In 1992, a criminal justice study found that police perjury was actually occurring 20% of the time that defendants were claiming that it was occurring. Similar studies went so far as to find that there is a tacit agreement among police officers that it's okay to lie about how evidence was seized to keep dangerous criminals off the street. There's even a word for it: testilying.
The Exclusionary Rule as an Incentive for Officers to Perjure Themselves?
Yesterday's WSJ argued that the exclusionary rule might be to blame for false testimony by officers. For those of you who are more than a couple years away from that crim pro course, the exclusionary rule is the rule that requires state courts to throw out evidence illegally seized.
Empirical evidence backs up the idea that the exclusionary rule could be to blame for the false testimony. Apparently, after the Supreme Court decided Mapp v. Ohio (the case which declared evidence obtained by illegal searches inadmissible) in 1961, the number of cases where suspects mysteriously dropped bags of drugs on the ground sharply increased.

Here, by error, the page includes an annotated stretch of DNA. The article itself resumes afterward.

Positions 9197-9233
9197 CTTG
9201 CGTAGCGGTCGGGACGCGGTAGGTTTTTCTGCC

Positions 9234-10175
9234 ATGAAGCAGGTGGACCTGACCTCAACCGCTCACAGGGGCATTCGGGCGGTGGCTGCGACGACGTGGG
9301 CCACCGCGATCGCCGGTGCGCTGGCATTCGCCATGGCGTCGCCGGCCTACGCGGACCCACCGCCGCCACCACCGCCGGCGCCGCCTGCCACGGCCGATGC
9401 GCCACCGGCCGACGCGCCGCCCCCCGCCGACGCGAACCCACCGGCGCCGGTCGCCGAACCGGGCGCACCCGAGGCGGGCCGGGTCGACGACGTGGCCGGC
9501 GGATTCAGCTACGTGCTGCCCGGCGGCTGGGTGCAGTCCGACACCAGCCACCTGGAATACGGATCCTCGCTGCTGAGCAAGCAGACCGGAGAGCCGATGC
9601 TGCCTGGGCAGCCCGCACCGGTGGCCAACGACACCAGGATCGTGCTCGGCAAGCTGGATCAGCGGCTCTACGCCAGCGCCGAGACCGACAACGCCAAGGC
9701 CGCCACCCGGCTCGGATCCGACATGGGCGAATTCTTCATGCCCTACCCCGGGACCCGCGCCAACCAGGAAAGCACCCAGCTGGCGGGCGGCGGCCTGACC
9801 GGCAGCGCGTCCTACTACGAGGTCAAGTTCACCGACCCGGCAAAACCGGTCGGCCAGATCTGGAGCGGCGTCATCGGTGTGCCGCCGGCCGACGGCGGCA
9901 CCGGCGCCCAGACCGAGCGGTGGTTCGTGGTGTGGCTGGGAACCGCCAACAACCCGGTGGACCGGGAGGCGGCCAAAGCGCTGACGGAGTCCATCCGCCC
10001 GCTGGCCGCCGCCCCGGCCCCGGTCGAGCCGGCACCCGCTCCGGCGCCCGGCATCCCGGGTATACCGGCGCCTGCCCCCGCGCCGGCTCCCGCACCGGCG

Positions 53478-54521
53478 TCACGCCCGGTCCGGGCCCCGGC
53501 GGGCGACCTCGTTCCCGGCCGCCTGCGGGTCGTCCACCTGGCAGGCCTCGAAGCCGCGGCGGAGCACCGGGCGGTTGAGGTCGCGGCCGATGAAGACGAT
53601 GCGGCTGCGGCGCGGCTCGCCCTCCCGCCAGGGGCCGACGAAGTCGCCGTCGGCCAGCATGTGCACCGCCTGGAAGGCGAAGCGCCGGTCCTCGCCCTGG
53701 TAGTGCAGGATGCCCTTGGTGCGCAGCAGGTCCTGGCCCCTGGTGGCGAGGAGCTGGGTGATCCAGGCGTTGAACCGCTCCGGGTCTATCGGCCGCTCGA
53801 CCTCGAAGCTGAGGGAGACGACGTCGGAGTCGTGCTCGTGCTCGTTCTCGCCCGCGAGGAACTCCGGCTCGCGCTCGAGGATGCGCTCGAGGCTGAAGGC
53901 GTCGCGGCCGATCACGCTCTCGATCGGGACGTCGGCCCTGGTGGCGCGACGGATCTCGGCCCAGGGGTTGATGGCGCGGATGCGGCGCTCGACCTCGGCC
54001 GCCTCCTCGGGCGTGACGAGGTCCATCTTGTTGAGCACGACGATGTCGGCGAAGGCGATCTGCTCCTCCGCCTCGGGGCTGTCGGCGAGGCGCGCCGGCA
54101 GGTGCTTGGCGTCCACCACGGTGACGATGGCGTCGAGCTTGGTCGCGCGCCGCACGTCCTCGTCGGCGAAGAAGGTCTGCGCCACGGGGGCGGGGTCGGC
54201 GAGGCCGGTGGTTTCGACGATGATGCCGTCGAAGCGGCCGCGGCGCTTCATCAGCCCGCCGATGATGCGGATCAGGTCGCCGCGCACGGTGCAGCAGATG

2009 Decision Chips Away at the Exclusionary Rule
On January 14, 2009, the SCOTUS released its opinion in Herring v. U.S. ruling (5-4) that the exclusionary rule does not apply from an unconstitutional search which resulted from of "isolated and attenuated" police negligence. (In Herring, it was a record keeping error.) The WSJ notes that narrowing the exclusionary rule will decrease officers' incentive to testily. However, civil rights advocates argue that narrowing the exclusionary rule provides a more dangerous incentive for officers to act on hunches without fear that resulting evidence will be inadmissible.